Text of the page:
Otherwise, what happened? I was interviewed here, here, here, here, here, and here. I taught a lot of classes. I watched a billion movies on FilmStruck (including 19 by William Wellman alone (Midnight Mary being the best of them, you should watch Midnight Mary)) until it suddenly and tragically shut down. I drove a bunch of kids down from the top of a burning mountain, finally got to see Gillian Welch play live in concert, and learned how to play all of Kill ’em All on guitar (and then promptly forgot). I saw Hereditary in the theater twice, Roma twice, Mandy and Mother! both on the same day, and rediscovered The Melvins for the forty-seventh glorious time. Also, my parents had a 50th Wedding Anniversary! So I went to that and took a picture of a cake.

Reading-wise, I read 140 books. The best of them was The Fact of a Body by Alexandria Marzano-Lesnevich, which nearly gave me a nervous breakdown (the highest compliment I can give). I also loved Brian Evenson’s book about Raymond Carver’s What We Talk About When We Talk About Love, which is confusingly titled Raymond Carver’s What We Talk About When We Talk About Love (those people over at Ig Publishing’s Bookmarked division are doing great things but the titles are a little unwieldy).

The best story collection I read this year was When We Were Someone Else by Rachel Groves. It won the G.S. Sharat Chandra Prize for Short Fiction and was published by BkMk press, but I’ve never heard or seen a single person talk about it, which is odd, as it was kind of breathtakingly good.

Other books I really loved this year: the mind-bendingly fantastic Strange Tales from a Chinese Studio by Pu Songling (recommended to me by the great Jeffrey Ford), The Shape of the Ruins by Juan Gabriel Vasquez, Mrs. Caliban by Rachel Ingalls, Kudos by Rachel Cusk (a great end to a great trilogy), In the Distance by Hernan Diaz, The Garbage Times/White Ibis by Sam Pink (why is Sam Pink not famous the world over?), Barbie Chang by Victoria Chang (which also has an amazing cover), and The Possessed by Elif Batuman.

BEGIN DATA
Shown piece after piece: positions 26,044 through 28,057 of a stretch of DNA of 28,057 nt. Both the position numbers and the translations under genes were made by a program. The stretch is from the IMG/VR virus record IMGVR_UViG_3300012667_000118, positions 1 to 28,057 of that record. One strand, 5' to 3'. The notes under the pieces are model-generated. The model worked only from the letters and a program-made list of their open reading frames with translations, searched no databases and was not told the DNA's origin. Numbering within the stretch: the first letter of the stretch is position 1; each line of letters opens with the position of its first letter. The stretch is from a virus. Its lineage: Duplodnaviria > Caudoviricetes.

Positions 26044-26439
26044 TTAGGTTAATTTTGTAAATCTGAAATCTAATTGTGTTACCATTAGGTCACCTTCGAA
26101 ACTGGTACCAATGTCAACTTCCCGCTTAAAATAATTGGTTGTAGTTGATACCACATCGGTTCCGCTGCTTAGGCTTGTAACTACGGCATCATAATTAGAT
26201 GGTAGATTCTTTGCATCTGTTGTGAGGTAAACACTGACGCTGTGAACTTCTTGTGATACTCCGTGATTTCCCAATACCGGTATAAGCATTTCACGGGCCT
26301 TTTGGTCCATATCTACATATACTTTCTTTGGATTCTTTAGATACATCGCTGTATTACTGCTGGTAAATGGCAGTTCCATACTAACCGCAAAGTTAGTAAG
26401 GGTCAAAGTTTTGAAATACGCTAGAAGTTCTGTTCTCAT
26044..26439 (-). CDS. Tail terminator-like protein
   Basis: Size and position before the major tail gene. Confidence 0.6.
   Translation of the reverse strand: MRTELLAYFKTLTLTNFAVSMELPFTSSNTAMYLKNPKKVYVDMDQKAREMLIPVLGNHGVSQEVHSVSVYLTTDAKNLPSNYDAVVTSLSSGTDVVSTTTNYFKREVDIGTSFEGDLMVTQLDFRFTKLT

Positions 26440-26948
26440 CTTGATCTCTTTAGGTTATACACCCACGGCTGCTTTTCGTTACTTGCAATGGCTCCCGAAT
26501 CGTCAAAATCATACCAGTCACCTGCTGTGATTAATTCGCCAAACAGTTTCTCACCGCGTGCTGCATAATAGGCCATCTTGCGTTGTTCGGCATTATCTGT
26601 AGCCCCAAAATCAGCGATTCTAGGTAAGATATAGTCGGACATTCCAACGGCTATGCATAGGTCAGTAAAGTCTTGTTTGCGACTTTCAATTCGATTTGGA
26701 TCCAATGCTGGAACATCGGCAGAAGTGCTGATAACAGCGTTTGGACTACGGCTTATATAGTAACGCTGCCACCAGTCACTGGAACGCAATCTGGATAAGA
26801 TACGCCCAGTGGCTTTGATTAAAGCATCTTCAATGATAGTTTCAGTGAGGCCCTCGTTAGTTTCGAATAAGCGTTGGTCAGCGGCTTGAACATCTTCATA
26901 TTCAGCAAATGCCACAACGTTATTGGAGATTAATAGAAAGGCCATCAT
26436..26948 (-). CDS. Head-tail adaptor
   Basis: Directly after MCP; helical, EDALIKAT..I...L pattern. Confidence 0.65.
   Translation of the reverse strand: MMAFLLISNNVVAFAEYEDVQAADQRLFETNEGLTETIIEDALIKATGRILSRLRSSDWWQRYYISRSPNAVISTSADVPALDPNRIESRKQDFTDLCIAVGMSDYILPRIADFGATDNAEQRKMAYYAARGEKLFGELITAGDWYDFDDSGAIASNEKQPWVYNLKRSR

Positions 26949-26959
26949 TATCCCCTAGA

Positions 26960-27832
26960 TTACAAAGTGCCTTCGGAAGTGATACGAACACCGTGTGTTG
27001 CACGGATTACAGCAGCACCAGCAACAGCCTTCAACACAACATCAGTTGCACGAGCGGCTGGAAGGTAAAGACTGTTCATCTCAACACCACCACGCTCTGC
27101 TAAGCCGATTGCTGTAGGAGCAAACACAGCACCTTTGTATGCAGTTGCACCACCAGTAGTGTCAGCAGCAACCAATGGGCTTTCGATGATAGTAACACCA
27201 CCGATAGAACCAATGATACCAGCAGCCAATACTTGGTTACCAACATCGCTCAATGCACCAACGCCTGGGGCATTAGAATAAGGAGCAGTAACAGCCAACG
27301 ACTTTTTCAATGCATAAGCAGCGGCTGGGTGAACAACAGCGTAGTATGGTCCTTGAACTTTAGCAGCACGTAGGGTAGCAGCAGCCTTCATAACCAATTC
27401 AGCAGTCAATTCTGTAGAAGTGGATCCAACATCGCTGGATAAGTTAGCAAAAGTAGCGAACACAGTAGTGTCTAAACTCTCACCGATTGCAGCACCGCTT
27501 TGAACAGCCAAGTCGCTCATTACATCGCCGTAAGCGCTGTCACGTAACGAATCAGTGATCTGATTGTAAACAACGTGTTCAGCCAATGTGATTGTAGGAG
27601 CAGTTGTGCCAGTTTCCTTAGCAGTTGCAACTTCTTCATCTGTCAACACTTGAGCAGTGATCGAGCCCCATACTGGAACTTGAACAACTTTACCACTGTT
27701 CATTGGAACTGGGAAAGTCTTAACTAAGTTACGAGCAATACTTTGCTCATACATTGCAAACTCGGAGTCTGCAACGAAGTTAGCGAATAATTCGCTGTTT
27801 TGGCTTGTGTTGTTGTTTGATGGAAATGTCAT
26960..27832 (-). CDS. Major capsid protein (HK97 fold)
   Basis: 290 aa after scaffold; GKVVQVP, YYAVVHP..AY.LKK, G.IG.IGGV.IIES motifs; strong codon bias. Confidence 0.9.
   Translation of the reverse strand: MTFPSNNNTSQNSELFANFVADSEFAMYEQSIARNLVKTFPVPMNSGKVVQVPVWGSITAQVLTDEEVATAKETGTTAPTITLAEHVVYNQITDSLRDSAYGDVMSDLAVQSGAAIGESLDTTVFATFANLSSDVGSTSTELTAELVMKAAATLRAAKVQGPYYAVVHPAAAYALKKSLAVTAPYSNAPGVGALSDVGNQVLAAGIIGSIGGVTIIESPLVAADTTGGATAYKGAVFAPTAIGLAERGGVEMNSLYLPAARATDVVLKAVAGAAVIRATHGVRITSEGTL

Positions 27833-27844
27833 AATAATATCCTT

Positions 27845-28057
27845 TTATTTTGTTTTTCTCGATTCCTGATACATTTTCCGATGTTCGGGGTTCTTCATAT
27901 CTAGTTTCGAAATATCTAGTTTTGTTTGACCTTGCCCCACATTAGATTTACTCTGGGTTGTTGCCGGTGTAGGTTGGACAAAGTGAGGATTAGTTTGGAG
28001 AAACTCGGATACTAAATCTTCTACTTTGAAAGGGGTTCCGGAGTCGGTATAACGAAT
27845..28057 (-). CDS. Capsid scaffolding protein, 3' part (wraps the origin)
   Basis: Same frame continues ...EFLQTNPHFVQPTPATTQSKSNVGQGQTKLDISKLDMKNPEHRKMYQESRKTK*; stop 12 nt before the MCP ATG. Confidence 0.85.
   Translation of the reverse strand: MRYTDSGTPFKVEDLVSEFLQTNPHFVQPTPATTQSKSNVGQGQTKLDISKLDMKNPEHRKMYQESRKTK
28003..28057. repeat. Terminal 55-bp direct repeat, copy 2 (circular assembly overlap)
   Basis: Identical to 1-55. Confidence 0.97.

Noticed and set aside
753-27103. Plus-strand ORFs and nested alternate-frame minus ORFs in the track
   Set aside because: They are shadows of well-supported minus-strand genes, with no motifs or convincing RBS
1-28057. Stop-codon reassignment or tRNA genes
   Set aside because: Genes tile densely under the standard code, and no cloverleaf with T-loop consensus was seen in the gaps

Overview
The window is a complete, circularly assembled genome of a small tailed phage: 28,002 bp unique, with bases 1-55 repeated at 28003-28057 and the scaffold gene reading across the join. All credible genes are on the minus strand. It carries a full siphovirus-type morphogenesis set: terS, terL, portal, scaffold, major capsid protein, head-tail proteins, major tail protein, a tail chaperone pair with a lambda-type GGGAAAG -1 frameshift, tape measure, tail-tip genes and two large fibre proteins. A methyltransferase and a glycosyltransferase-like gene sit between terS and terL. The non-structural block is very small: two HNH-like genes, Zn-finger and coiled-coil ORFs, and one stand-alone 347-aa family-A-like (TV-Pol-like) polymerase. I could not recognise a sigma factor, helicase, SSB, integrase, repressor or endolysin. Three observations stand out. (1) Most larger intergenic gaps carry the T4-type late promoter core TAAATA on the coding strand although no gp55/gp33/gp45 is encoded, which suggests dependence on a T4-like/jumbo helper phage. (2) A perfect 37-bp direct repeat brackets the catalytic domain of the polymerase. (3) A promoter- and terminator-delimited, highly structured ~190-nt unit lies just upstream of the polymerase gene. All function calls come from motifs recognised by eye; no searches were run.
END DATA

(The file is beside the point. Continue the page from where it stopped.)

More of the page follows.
Other favorites: Old Open by Alex Higley, Untouchable by Scott O’Connor, Ill Will by Dan Chaon, Sorry to Disrupt the Peace by Patty Yumi Cottrell, Minions of the Moon by Richard Bowes, Idiophone by Amy Fusselman, Brown Dog by Jim Harrison, Comemadre by Roque Larroquy, Random Family by Adrian Nicole LeBlanc (though it was depressing as hell), At Home in the World by Joyce Maynard (also depressing as hell), Oranges by John McPhee (not depressing at all!), The Library Book by Susan Orlean, The Mercy of the Tide by Keith Rosson, IQ by Joe Ide, The Madonnas of Echo Park by Brando Skyhorse, Stephen Florida by Gabe Habash, Mystery by Peter Straub, The Shark-Infested Custard by Charles Willeford, Viator by Lucius Shepard, Freedom from the Known by Krishnamurti, and An Untouched House by Willem Frederik Hermans.

I read two books by Simenon, two by Stephen Millhauser, and two by Daniel Woodrell; three by Megan Abbott (Queenpin was the best), Alejandro Jodorowsky (loved The Finger and the Moon), and Ronald Malfi (Floating Staircase was really haunting); four by Philip Roth (then he died and there was a run on his books at the library); and eleven by Richard Stark (culminating in the one-two punch of Slayground and Butcher’s Moon, which was (and should have remained) a hell of an end to the Parker series).

And… that’s about it! Anyone who’s interested can follow my reading over on Goodreads, though I don’t talk as much as I used to on there. I’m kinda tired of the internet.

My reading resolution for 2019: write more, read less.

Did I mention that I’m really proud of this story?